The Telcos are the new media monopoly

Autumn 2014

There is no shortage of industry commentary of the fate of the mass media in the age of the Internet but what patterns and insights emerge when you scrape, bake n’ shake the big data. Do statements like "Formerly separate industries colliding on Internet. Newspaper vs magazine vs broadcast TV vs cable TV vs wire service, now all compete and "Distribution going from locked down to completely open, anyone can create & distribute, no $ premium for control of distribution " stand up to scrutiny when measured against the big data?

A quick glance at the change in consumer spending indicates distribution has shifted from Publishers to Telcos. Everybody else plays a premium to connect to the network. It's just the owners of the network have changed. The monopoly has simply changed hands.

The data plan is the new magazine, journal and newspaper subscription.

Telecom revenues vs Newspaper revenues

All of which is to say.

You don't disrupt industries. You disrupt consumer behaviour.

How smartphones disrupted print

The big data suggests Rupert Murdoch got it wrong when he said "Content was the emperor of all things electronic". The big data suggests mobility is the emperor of all things content. If you can't access it on the move, on demand, in real time, it is superfluous to the mobile experience.

The key being consumers believe network access and content to be one and the same thing. The network is the channel. And this is what old media, be it print, music, radio or TV appear to have misunderstood in their attempts to establish new business models on the network.

The network isn't free. In historical terms it's actually very expensive. It’s just that the revenues are now flowing into the coffers of the Telcos and not traditional media.

Free and the disruptive network is just the cover story.

Here is one more mash-up to demonstrate how the US Telcos disrupted old Media by pivoting consumers habits from paying for "portable" media (e.g. CDs, Magazines and Newspapers) to paying for mobile data.

Mobile Data vs Music and Print

The point being. The disruption wasn't about making the connection. It wasn't about the web. The Internet. If it was the disruption would have happened in the previous decade. It was about movement. About mobility. About media on demand, any time, anywhere.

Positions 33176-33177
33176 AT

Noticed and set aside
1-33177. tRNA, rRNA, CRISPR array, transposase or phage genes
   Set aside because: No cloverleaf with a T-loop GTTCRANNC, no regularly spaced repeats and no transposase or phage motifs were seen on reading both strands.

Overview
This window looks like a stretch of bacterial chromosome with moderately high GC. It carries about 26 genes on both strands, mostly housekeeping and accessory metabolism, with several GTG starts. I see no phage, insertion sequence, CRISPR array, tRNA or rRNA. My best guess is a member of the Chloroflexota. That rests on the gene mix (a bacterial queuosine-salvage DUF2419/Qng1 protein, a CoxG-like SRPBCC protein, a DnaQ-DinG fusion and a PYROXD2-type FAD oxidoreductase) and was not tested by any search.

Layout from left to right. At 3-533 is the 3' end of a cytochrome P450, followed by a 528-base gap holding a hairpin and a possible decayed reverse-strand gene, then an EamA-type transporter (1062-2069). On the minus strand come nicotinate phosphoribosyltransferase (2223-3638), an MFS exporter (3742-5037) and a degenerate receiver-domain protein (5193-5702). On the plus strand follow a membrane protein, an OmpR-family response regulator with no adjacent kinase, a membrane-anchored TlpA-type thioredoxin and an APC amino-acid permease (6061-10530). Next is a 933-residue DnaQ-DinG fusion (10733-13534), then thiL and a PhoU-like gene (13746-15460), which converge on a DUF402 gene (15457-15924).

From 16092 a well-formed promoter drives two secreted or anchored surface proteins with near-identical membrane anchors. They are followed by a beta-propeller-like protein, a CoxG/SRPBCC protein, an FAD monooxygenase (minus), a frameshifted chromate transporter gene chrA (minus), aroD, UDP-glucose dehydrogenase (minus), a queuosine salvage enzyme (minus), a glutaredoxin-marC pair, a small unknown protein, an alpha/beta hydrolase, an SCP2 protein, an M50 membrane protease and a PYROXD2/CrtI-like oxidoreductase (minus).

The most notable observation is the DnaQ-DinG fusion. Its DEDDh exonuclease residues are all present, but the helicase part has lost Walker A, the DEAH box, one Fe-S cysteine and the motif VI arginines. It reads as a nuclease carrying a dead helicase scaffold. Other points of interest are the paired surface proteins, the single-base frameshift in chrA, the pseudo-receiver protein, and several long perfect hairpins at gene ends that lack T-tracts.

This is why the Telcos are the new media monopoly.

The consumer thinks: I've paid to join the network, the media channel, so why should I be expected to pay for content?

So let's expand the sample. Add more media into the mix.

Data vs Content revenues

As you can see the consumer still spends 7x more on data than they do on content.

The next question is what happens when advertisers are paying for all that Free content and Retailers are spinning new dollars through the mobile network channel? Whose network business model reigns supreme? As the Iron Chef would say.

Data vs Content Revenues

The answer is, not surprisingly, the Telcos. The cost of being on the network is 1.75x greater than the level of commerce generated across the network. Seemingly we are more interested in making the connection than profiting from the connection.

Now let's explore a fiction. Let's explore the idea that people won't pay for content on the network.

Here is a slightly different match up. It compares Mobile Data with Pay TV.

Data vs pay TV Revenues

Now this is important because a. it disproves the idea that people won't pay for content on the network. b. It demonstrates that old media can make money on the network. c. But even when they do it isn't as good a business model as “money for nothing and your clicks for free".

Moving on what happens when we widen the data sample even further? What happens when we introduce broadband into the mix?

Data vs Content Revenues

This is what Analogue Dollars = Digital Pennies really looks like. Hundreds of Digital Dollars for the Telcos. Dimes and pennies for the rest of the players in the new media landscape.

Advertising funded free being the only model that allows you to stay in the game while you and the rest of the media industry try and work out what hit you.

Data vs Content Revenues

And, yes, even if we throw eCommerce into the final mix we discover the dollars being spent across the value chain are still monopolised by one player. The Telcos. The gatekeepers. The network tollbooth.

Data vs Content Revenues

And, yes, there are many ways you can bake this cake. Cut this pie. e.g. SMS was still bigger in 2012 than the rest of the global digital media landscape.

Data vs Content Revenues

But in the end the story looks the same. Telecoms monopolises share of customer wallet in the new media landscape.

Data vs Content Revenues - Spend per Capita

All of which is to say.

You don't disrupt industries. You disrupt consumer behaviour.

And that's why Telecoms, and not Silicon Valley - be Google, Facebook, Amazon, Microsoft, Yahoo! or Apple - has emerged as the new media monopoly.

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